Introductions over, today I want to share with you that I have conquered another sewing fear: sewing a tailored man’s shirt. This is the first shirt I have ever sewn, so prepare to be bored to death with the details (I am understandably very proud of myself). And how did I accomplish this you may ask? With the help of the A-M-A-Z-I-N-G Pamela Howard and her Craftsy Classic Tailored Shirt lessons. I bought these lessons during the recent valentines sale, and they are worth every penny IMHO.

So what do you get for your money?

Well, you get 12 lessons, ranging from between 10 minutes and 30 seconds in length to 1 hour and 5 minutes in length, introduced by Pam herself, and her soft, hypnotic voice. Yoooouuu wiiiiilllll beeee abbllleee toooo dooooo ittttt.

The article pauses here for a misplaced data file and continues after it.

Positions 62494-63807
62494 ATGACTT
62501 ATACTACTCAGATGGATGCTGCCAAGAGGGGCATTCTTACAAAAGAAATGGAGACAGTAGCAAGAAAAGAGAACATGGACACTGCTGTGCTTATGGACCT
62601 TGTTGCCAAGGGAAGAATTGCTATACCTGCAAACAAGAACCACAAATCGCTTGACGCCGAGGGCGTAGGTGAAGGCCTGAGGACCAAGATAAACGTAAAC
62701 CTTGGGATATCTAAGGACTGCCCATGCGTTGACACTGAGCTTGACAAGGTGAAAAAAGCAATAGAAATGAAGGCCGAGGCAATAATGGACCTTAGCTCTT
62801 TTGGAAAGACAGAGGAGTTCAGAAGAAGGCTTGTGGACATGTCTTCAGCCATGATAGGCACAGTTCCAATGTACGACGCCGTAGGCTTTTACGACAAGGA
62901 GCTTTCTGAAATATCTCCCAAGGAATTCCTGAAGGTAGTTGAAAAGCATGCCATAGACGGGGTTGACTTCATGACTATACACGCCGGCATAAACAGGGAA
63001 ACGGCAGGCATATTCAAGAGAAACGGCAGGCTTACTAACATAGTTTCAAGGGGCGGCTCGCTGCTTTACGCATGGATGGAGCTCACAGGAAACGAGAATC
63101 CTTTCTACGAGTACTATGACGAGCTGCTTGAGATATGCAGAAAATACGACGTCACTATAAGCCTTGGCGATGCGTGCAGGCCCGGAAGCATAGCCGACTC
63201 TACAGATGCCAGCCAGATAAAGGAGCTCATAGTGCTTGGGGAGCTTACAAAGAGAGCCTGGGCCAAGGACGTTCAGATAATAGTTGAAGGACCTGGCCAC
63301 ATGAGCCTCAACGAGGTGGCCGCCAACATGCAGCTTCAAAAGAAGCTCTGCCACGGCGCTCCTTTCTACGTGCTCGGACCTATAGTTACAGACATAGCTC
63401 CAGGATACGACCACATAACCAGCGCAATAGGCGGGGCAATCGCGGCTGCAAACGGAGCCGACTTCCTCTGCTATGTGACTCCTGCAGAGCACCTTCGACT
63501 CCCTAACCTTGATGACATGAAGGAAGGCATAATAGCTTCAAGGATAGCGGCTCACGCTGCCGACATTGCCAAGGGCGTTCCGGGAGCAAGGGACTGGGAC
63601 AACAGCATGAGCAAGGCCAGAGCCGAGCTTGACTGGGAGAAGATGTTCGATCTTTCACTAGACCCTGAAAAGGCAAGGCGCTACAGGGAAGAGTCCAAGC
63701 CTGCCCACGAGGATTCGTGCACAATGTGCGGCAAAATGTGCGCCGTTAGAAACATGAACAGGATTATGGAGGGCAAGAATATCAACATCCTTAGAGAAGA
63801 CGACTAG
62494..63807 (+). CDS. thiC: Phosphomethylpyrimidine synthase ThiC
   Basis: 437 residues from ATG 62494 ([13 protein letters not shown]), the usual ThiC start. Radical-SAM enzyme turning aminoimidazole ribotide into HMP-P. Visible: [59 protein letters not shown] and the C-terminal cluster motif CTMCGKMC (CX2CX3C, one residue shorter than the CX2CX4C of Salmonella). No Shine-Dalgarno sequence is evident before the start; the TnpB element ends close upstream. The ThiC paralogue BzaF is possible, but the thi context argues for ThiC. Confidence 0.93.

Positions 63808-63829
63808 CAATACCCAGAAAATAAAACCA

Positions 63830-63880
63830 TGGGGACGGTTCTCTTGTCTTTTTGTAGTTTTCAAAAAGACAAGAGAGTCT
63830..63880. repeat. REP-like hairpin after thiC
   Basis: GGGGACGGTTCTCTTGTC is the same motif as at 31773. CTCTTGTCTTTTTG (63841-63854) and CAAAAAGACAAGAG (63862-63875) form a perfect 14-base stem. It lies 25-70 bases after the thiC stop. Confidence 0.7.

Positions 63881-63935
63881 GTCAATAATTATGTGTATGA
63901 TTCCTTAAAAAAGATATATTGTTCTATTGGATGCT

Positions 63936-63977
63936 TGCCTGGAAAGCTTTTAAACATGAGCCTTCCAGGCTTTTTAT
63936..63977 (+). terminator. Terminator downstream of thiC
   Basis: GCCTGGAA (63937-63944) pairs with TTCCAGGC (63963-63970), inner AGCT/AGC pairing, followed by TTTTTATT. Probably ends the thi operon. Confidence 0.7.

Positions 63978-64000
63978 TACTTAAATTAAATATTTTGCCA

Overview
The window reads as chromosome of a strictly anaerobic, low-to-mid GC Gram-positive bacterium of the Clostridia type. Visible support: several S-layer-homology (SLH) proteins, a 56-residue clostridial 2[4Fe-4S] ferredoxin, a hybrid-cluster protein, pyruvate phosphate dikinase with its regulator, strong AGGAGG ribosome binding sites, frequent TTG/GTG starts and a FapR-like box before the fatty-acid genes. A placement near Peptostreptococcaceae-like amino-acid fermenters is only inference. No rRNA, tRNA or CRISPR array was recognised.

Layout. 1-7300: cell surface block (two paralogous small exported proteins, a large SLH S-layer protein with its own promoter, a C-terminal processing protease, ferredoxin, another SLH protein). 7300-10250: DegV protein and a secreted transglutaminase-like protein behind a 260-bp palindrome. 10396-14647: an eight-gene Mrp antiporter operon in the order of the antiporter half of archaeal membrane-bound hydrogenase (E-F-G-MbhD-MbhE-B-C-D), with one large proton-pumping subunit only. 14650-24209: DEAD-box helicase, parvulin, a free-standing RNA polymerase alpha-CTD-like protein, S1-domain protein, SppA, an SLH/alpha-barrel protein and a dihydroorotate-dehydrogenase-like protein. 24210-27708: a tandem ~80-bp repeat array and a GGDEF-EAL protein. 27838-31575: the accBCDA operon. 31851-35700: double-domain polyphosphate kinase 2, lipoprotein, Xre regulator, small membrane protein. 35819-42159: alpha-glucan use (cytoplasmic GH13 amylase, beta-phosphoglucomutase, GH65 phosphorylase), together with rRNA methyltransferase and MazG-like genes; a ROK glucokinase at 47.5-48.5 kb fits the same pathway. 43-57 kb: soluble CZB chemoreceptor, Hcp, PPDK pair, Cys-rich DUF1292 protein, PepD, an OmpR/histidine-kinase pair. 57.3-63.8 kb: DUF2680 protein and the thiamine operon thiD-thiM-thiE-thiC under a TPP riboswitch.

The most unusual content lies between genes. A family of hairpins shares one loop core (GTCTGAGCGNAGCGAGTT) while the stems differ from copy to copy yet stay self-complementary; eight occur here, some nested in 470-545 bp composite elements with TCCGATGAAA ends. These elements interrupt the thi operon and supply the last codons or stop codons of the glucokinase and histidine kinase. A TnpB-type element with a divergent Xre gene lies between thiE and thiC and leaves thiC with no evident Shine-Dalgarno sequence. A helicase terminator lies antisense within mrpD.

Whilst a pattern is not included in the price of this course, Pam does give suggestions for patterns to use, namely Kwik Sew 3555 (which she makes during the tutorials), Kwik Sew 3027 (a darted ladies shirt), Kwik Sew 3586 (plus size ladies shirt) and Kwik Sew 3422 (a men’s version). I had actually bought my shirt pattern before I purchased the Craftsy tutorials, so I used McCalls 6613, a unisex men’s/ women’s shirt….more on the specifics of that pattern later.

After introducing herself, Pam talks through the anatomy of a shirt, including adjusting the seam allowances for the Kwik Sew patterns mentioned above, as these patterns only have a 1/4″ seam allowance, and you have to add 3/8″ to them to get your final 5/8″ seam allowance (worth bearing that in mind if you are lazy, like me :-)). Pam then demonstrates laying out and cutting out the shirt pieces, including how to lay the pattern pieces on grain. She even gives tips on the best way to hold your scissors to make cutting out easier and more accurate…these are tips you just don’t get from books!